CDC Says to Avoid Alcohol Unless Using Birth Control

Photograph by Twenty20

The Centers for Disease Control released a report Tuesday saying that all sexually active women of childbearing age who are not using contraceptives should avoid consuming alcohol — even if they are not yet pregnant — and women across the Internet are just not having it.

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Why the highly cautious recommendation? "The risk is real," CDC principal director Anne Schuchat said in a statement, because an estimated 3.3 million women who consume alcohol are at risk for exposing their babies to fetal alcohol spectrum disorders.

"Alcohol use during pregnancy, even within the first few weeks and before a woman knows she is pregnant, can cause lasting physical, behavioral and intellectual disabilities that can last for a child's lifetime," the CDC report says, and there's no "safe" amount of consumption for any stage of pregnancy, according to doctors.

The report also says that three in four women intending to get pregnant fail to stop drinking when they stop using contraception. And since about half of pregnancies are unplanned and many women don't even know they're actually pregnant until they're at least four to six weeks in, drinking during that crucial time—when the fetus is developing its organs and brain—could lead to anything from potential miscarriage to fetal alcohol syndrome.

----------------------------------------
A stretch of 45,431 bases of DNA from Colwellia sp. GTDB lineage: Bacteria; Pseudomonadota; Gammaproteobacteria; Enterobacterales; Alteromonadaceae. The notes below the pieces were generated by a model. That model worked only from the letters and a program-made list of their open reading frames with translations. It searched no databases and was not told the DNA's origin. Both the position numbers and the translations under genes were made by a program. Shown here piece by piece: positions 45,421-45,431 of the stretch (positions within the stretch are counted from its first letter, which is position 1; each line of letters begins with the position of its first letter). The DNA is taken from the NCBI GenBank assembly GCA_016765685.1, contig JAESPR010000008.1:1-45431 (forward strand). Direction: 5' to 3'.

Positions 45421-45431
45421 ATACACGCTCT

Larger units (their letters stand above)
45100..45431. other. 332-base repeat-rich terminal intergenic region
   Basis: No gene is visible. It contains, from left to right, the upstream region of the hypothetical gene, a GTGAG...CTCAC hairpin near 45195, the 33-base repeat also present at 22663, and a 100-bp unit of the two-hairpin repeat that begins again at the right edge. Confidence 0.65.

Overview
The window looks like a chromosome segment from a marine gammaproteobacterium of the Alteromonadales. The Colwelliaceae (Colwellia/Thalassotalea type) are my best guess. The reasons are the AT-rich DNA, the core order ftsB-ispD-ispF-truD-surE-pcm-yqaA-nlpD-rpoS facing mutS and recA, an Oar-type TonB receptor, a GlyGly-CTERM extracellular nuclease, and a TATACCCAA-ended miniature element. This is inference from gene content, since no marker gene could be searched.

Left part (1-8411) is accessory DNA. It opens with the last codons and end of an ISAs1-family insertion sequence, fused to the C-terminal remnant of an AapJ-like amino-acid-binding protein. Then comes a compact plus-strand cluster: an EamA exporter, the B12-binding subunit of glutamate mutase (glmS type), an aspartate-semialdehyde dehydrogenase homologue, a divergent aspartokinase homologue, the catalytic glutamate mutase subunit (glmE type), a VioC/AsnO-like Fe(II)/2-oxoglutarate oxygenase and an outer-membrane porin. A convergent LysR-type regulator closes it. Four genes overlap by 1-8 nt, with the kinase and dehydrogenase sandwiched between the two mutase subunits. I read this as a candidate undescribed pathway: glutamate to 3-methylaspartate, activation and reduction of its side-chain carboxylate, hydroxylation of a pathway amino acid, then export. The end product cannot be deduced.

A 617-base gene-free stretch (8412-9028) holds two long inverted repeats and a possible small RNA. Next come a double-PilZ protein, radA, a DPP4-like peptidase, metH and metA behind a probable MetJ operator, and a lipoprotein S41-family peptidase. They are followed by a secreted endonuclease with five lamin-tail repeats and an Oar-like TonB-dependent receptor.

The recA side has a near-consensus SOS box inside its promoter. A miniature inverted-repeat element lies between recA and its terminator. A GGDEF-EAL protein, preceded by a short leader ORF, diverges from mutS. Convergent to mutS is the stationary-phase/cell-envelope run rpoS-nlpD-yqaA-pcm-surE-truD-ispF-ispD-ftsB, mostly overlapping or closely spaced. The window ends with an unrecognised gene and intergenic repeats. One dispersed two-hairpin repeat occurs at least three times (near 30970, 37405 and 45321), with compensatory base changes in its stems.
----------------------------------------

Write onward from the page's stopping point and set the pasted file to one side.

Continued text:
So is that second- or third-trimester glass of wine on girls' night out no longer a thing? Or what about a cocktail on date night with your husband?

Wanda Filer, president of the American Academy of Family Physicians, acknowledged to reporters this warning might be a tough sell for many women, and that alcohol is often a component in sexual activity. (Duh. You can pry my glass of wine from my cold, dead hands if you think I'm not going to drink wine when I'm not pregnant or trying to get pregnant.) But many doctors agree that cutting alcohol consumption (for both men and women) while trying to conceive can help improve fertility and the chances that you'll get pregnant.

Interestingly, a 2012 CDC report found that older, more educated women were more likely to drink during pregnancy than younger, less-educated moms-to-be. In October 2015, the American Academy of Pediatrics released a report saying "no amount of alcohol should be considered safe to drink during any trimester of pregnancy." And, the American College of Obstetricians and Gynecologists support the CDC's new recommendation, too.

RELATED: Pregnancy and Child Development in the Third Trimester

Although many of the CDC's recommendations in this report may seem like common sense to protect your unborn child if you're trying to get pregnant or already are pregnant, a lot of women voiced disagreement on social media. Here's what women on Twitter thought about the CDC's recommendation to abstain from drinking, even if not yet pregnant:

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